The response to Sanders’s speech was a revelation. Even as the Bernie kids erupted in a thunderstick-banging cacophony while Sanders emphatically delivered one progressive pledge after another, so, too, did the Hillary backers raise theirs and wave them about as Bernie unveiled his platform. Raise the minimum wage to $15, Sanders said. Up went the lightsabers (though Clinton’s preferred level is $12.) Lift the cap on the payroll tax to increase Social Security benefits, he bellowed. Lightsabers up! Health coverage is a right not a privilege -- lightsabers galore! Voted against the Iraq War resolution: lightsaber madness!
To be sure, Sanders has modified his stump speech to make clear he’s not the all-or-nothing guy depicted by the Clinton campaign. “The Affordable Care Act has done extraordinarily good things,” he said, before vowing to go beyond the ACA with Medicare for all. Speaking before a crowd that included the entire state Democratic establishment, he was clearly not at his most confrontational. Nonetheless, when he spelled out positions that were at odds with Clinton’s -- not pointing out they were at odds, but before a crowd that knew they were -- the Clinton backers responded rapturously to most of them.
One prominent former party leader (who asked his name not be used because he’s a sitting judge) explained the enthusiasm to me this way on his way into the arena: “Bernie says all the right things. His program appeals to me very much, appeals to most of us. But I’m voting for Hillary. If Bernie wins [the nomination], he’ll get clobbered in November.”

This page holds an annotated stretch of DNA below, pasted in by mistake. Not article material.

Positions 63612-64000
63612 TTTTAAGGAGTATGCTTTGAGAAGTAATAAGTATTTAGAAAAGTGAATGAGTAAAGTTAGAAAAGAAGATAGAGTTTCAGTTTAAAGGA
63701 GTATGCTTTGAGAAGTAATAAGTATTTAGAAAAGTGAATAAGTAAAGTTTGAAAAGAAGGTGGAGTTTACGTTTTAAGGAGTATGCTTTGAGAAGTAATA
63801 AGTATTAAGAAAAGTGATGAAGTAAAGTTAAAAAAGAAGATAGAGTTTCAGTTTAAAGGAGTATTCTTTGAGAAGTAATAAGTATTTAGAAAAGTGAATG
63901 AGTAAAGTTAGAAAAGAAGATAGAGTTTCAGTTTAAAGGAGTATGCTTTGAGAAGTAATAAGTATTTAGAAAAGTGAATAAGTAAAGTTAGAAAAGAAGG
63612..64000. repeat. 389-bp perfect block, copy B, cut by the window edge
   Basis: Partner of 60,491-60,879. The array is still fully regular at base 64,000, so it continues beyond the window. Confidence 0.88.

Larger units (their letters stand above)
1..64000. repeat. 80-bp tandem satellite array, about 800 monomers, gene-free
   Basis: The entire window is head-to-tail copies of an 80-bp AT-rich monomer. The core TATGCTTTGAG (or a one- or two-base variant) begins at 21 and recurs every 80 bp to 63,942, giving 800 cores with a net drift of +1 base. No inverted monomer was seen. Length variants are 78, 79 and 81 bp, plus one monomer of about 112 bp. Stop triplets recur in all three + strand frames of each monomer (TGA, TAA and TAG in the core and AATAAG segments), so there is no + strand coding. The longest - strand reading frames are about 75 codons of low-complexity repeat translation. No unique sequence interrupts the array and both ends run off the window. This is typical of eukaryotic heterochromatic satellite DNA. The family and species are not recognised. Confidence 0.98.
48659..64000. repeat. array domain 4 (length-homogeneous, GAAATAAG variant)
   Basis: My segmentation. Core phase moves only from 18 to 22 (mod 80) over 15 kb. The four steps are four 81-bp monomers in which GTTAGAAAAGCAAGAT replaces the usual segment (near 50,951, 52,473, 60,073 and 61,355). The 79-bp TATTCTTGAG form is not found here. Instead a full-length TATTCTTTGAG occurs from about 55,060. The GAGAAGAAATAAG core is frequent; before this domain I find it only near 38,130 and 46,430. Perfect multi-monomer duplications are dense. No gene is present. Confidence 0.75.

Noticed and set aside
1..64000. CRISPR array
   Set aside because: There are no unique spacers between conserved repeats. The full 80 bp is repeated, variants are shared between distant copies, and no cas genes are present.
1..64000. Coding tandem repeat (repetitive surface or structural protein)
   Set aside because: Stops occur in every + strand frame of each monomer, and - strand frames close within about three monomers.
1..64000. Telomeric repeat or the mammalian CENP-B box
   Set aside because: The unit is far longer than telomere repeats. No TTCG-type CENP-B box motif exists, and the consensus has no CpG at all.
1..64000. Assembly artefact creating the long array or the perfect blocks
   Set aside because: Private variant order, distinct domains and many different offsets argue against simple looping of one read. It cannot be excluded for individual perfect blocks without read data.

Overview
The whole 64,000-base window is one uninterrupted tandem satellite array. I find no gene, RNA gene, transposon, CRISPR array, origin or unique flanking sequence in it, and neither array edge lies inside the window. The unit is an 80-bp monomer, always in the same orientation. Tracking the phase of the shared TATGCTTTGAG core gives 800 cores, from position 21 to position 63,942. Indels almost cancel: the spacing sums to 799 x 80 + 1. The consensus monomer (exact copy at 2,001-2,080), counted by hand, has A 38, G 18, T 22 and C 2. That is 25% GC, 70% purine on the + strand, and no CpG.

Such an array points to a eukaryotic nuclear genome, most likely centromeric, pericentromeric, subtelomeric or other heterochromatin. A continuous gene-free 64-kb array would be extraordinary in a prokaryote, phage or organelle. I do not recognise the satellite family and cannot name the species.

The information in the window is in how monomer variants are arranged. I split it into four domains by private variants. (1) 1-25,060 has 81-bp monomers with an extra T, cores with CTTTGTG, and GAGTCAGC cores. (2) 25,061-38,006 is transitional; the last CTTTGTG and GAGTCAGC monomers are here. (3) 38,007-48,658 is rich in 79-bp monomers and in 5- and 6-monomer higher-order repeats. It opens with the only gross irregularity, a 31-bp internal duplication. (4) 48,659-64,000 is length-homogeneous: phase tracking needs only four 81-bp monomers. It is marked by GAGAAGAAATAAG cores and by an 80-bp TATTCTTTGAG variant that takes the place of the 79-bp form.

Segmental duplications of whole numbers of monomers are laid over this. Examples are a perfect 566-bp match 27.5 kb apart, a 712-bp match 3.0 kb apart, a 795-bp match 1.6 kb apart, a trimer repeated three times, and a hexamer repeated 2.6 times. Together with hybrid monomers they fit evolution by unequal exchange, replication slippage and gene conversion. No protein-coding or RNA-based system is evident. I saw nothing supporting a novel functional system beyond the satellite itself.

The judge’s response is not a surprising, but helps illuminate what the entire evening made clear: While there are real divisions among Democrats this year, they are not chiefly ideological or programmatic. Taken by themselves, Sanders’s positions, even those that are not Hillary’s -- the $15 wage, free tuition, lifting the cap to increase Social Security payments -- are widely popular across Democratic ranks.
To the extent that there is a division on ideology, it probably comes when Sanders’s proposals are considered in aggregate, which means that the total amount of taxing and spending that his program would entail is indeed a likely point of division. To that extent, some of his Democratic opponents fit the description that political scientists have given the American people more generally: Philosophically conservative (or in this case, centrist), programmatically liberal.